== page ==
Medical marijuana defense used properly, court rules | Western Colorado


The Colorado Legislature cannot impose restrictions to a medical marijuana affirmative defense that is expressly allowed under the state’s Constitution, the Colorado Court of Appeals ruled Thursday.

In a case involving Palisade peach grower David Cox, a three-judge panel unanimously agreed that Cox’s use of that defense against multiple felony marijuana charges is protected under Amendment 20, the constitutional provision approved by voters in 2000 that legalized medical marijuana.

In 2019, Cox was acquitted on seven felony marijuana distribution and cultivation charges after law enforcement raided his Palisade home and warehouse in 2017.

During trial, Cox invoked that affirmative defense, saying he was intending to become a medical marijuana caregiver and industrial hemp entrepreneur.

On appeal, prosecutors argued that the judge in the case, Judge Brian Flynn, erred by not considering three additional elements to that defense that were enacted by the Colorado Legislature when it codified Amendment 20, but don’t appear in the Constitution.

“As a matter of first impression, we hold that the elements of the medical marijuana defense are prescribed by article XVIII … of the Colorado Constitution and cannot be supplemented by additional elements purportedly added in later-enacted Colorado statutes,” Judge Michael Berger wrote in the ruling, which was joined by Judges John Daniel Dailey and Ted Tow.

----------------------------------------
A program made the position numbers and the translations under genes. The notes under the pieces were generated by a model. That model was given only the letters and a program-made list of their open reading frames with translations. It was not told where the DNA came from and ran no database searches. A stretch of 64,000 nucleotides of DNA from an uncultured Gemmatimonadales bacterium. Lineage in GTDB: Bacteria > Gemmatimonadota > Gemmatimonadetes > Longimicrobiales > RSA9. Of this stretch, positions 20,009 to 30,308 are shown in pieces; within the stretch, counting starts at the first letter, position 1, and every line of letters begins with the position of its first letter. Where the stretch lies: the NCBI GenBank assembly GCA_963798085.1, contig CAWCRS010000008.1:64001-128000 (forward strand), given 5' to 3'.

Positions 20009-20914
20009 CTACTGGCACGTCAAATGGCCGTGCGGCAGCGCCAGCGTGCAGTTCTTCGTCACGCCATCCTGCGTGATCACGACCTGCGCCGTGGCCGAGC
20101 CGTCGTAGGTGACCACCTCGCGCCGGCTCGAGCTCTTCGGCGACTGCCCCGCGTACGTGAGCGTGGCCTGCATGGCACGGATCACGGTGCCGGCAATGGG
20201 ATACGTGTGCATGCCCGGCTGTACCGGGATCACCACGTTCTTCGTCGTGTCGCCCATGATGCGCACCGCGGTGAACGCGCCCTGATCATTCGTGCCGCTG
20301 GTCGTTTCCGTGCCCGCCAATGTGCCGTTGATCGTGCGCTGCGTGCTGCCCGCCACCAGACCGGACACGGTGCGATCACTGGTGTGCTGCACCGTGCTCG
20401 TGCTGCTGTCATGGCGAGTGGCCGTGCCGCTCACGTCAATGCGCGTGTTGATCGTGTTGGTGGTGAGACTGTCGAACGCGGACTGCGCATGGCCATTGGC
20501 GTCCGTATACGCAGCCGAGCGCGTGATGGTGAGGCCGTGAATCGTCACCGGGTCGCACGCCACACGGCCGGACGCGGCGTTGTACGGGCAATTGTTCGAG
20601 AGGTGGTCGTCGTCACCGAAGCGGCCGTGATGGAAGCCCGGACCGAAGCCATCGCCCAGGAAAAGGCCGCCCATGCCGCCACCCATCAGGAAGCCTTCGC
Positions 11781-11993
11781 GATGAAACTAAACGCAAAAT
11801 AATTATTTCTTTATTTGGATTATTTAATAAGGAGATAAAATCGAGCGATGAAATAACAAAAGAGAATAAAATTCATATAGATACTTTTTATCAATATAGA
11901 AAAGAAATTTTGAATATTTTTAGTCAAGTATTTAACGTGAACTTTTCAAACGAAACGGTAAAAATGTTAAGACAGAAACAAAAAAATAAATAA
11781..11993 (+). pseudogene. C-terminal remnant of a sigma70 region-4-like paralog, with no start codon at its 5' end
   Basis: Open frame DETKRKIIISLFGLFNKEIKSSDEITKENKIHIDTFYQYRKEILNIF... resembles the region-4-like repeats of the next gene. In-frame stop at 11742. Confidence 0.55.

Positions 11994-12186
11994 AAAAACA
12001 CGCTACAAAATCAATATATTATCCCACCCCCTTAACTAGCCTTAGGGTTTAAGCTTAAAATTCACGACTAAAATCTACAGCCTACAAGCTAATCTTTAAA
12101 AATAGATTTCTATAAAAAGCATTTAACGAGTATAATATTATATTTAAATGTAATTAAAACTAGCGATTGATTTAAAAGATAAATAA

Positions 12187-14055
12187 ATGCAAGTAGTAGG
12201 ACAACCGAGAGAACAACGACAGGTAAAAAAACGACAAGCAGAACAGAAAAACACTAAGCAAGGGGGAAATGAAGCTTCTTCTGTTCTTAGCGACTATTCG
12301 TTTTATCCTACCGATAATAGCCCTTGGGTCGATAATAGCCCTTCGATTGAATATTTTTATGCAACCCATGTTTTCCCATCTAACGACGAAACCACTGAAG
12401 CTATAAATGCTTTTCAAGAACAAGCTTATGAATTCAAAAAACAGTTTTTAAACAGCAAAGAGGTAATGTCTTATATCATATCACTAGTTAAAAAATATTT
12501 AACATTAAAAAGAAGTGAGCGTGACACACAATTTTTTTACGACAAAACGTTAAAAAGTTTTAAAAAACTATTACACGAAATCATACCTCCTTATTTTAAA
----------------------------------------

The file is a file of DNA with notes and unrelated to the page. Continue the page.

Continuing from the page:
Mesa County District Attorney Dan Rubinstein, whose office filed the appeal, said he was trying to get clarification on that defense.

“While the court did not give us the answer we were hoping for, it is important that law enforcement understand the scope of the affirmative defense articulated in the constitutional amendment relating to marijuana to assist in their ability to enforce the rules and regulations regarding grow operations,” Rubinstein said.

Cox, a failed GOP candidate for the Legislature and Congress, argued at trial that the case was politically motivated by Rubinstein’s office. Cox’s peach boxes make several references to the Sept. 11, 2001, terrorist attacks, some claiming it was an inside job.

Cox was found not guilty on seven marijuana charges, but he was found guilty on two misdemeanor child abuse charges. Those charges centered on weapons found at his home that created an unsafe environment.

Cox’s home and business were raided by the Western Colorado Drug Task Force, which seized dozens of cannabis plants and loaded weapons. Flynn initially declared that raid invalid, but Rubinstein’s office appealed to the high court, which overturned Flynn in 2018 and remanded the case to trial.



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